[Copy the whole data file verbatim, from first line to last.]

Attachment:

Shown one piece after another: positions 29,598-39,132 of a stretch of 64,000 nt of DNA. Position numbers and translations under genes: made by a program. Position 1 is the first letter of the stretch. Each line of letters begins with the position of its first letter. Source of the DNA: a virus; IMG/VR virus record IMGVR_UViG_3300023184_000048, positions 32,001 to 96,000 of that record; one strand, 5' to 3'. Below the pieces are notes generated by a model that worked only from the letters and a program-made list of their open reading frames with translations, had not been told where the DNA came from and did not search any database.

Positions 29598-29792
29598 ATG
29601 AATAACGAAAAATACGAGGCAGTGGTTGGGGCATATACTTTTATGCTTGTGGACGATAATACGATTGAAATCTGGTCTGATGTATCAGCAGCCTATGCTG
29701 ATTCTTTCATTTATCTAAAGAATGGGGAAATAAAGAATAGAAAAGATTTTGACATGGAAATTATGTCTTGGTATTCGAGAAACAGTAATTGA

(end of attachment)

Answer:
Shown one piece after another: positions 29,598-39,132 of a stretch of 64,000 nt of DNA. Position numbers and translations under genes: made by a program. Position 1 is the first letter of the stretch. Each line of letters begins with the position of its first letter. Source of the DNA: a virus; IMG/VR virus record IMGVR_UViG_3300023184_000048, positions 32,001 to 96,000 of that record; one strand, 5' to 3'. Below the pieces are notes generated by a model that worked only from the letters and a program-made list of their open reading frames with translations, had not been told where the DNA came from and did not search any database.

Positions 29598-29792
29598 ATG
29601 AATAACGAAAAATACGAGGCAGTGGTTGGGGCATATACTTTTATGCTTGTGGACGATAATACGATTGAAATCTGGTCTGATGTATCAGCAGCCTATGCTG
29701 ATTCTTTCATTTATCTAAAGAATGGGGAAATAAAGAATAGAAAAGATTTTGACATGGAAATTATGTCTTGGTATTCGAGAAACAGTAATTGA